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The Return of Lost Property According to Jewish & Common Law: A Comparison
Rabbi Michael J. Broyde & Rabbi Michael Hecht

VII. What Type of Bailment is Created Between the Finder and the Owner?

Jewish law recognizes essentially three categories of bailment, each with varying degrees of responsibility: 1) The gratuitous bailee, who is liable only for negligence; 2) The bailee-for-hire, who is also liable for theft or loss; and 3) The borrower, who is virtually an insurer, and liable for almost all mishaps which may befall the article.72

The Talmud cites two opinions concerning the category of bailment created when one finds lost property. "A bailee of lost property: Rabbah ruled that he is a gratuitous bailee; Rabbi Joseph maintained that he was a bailee-for-hire."73 It is unclear which of these two opinions Jewish law accepts as normative. Many early authorities including Maimonides and Joseph Karo, the author of Shulhan Arukh74, rule in accordance with the opinion of Rabbi Joseph and therefore hold the finder responsible not only for negligence, but also theft or loss not attributable to negligence.75 Many other authorities, including Rabbi Moses Isserless accept the opinion of Rabbah, and rule that the finder only has the status of a gratuitous bailee, and is liable only for his negligence.76 This dispute remains unresolved in Jewish law,77 and whoever is the possessor is given the benefit of the doubt, and has applied to him the legal standard that would be most beneficial.78 In a situation where there is no possessor most authorities rule that the law is in accordance with those authorities who state that the person is a bailee-for-hire.79

The opinion classifying the finder as a bailee-for-hire requires explanation. Why should a person who is involuntarily returning lost property assume the status of a paid bailee? Rabbi Joseph80 renders his opinion based on an overtly religious doctrine of esek bemitzva, the rule that while one is engaged in the actual performance of a legally compulsory religious duty, one is excused from other legal obligations, including financial obligations. Thus, Rabbi Joseph recounts that if perchance while the bailee was attending to the lost article for the owner's benefit81 -- a legally compulsory duty -- a poor man came for a donation, one would be excused from giving him charity, and such charity is otherwise mandatory.82 His involvement in attending to a lost object exempts the bailee from attending to the poor man (which would otherwise be obligatory), thereby allowing the returner of lost property to derive a clear financial benefit from his action; such a benefit qualifies as a payment. This financial benefit, according to Rabbi Joseph, is sufficient, without more, to classify the finder of lost property as a bailee-for-hire, since he can derive financial benefit from his bailment.83 This outcome is unlikely, however, and that is why some authorities accept the opinion of Rabbah and rule that since the financial gain is sufficiently remote, a finder should better be classified as a gratuitous bailee.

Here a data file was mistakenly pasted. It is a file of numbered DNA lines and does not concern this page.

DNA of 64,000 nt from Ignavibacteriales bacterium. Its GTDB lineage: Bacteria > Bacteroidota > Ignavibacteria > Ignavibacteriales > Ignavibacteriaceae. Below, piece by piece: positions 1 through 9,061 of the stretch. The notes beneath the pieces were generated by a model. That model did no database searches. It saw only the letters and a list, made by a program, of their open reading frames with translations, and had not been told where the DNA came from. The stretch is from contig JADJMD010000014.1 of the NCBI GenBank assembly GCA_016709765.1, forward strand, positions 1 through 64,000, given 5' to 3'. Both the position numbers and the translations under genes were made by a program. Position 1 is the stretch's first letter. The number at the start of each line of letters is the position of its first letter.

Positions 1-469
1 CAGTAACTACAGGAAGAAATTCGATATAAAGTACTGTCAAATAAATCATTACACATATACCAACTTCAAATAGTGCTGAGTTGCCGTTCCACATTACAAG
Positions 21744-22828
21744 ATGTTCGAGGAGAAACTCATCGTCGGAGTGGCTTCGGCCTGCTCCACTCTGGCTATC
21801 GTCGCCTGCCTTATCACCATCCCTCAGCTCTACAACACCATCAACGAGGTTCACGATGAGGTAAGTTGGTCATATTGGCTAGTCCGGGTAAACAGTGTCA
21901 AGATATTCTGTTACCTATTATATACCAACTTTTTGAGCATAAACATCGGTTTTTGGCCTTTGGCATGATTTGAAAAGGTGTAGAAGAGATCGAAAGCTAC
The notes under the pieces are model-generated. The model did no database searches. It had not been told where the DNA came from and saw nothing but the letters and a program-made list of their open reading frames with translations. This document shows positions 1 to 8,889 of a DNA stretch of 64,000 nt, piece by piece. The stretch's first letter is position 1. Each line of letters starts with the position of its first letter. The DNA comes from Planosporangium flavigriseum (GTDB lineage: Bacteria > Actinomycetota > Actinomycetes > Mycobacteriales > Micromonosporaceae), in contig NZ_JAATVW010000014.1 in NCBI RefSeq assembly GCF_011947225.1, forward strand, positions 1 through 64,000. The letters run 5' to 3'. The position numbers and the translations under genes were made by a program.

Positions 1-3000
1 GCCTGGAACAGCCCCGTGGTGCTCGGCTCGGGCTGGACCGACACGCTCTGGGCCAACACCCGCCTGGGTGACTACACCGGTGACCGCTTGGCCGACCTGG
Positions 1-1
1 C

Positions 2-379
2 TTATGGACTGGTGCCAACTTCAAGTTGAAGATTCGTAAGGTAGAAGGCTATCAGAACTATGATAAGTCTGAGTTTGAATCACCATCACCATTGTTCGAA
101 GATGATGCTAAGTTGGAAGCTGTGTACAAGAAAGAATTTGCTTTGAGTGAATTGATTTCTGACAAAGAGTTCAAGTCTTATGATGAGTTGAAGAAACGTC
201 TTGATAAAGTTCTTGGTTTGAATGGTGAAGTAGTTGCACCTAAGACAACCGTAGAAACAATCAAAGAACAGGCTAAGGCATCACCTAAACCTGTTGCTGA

The precise dispute as to the status of the finder occurs in the common law. As one authority states:

The finder of lost property who takes possession of it assumes the duties of a bailee without compensation although some authorities hold the finder to be a bailee for hire.84

However, in common law, the majority opinion is that the finder is a gratuitous bailee, with only a minority of authorities accepting the bailee for hire rule.85 Both opinions can be logically understood within the framework of the common law. One need only be a gratuitous bailee, since one's actions are completely voluntary; according to common law, one need not even pick up the lost object. To burden the volunteer by imposing upon him obligations of a paid bailee would only further discourage one from rescuing lost property. On the other hand, there is a reasonable chance that the finder will derive a monetary benefit from his actions, since if the true owner does not come forward, the finder stands to gain use of the property rent free. Thus one could classify him as a bailee for hire, since he is seeking to rescue the property with the hope of using it.86

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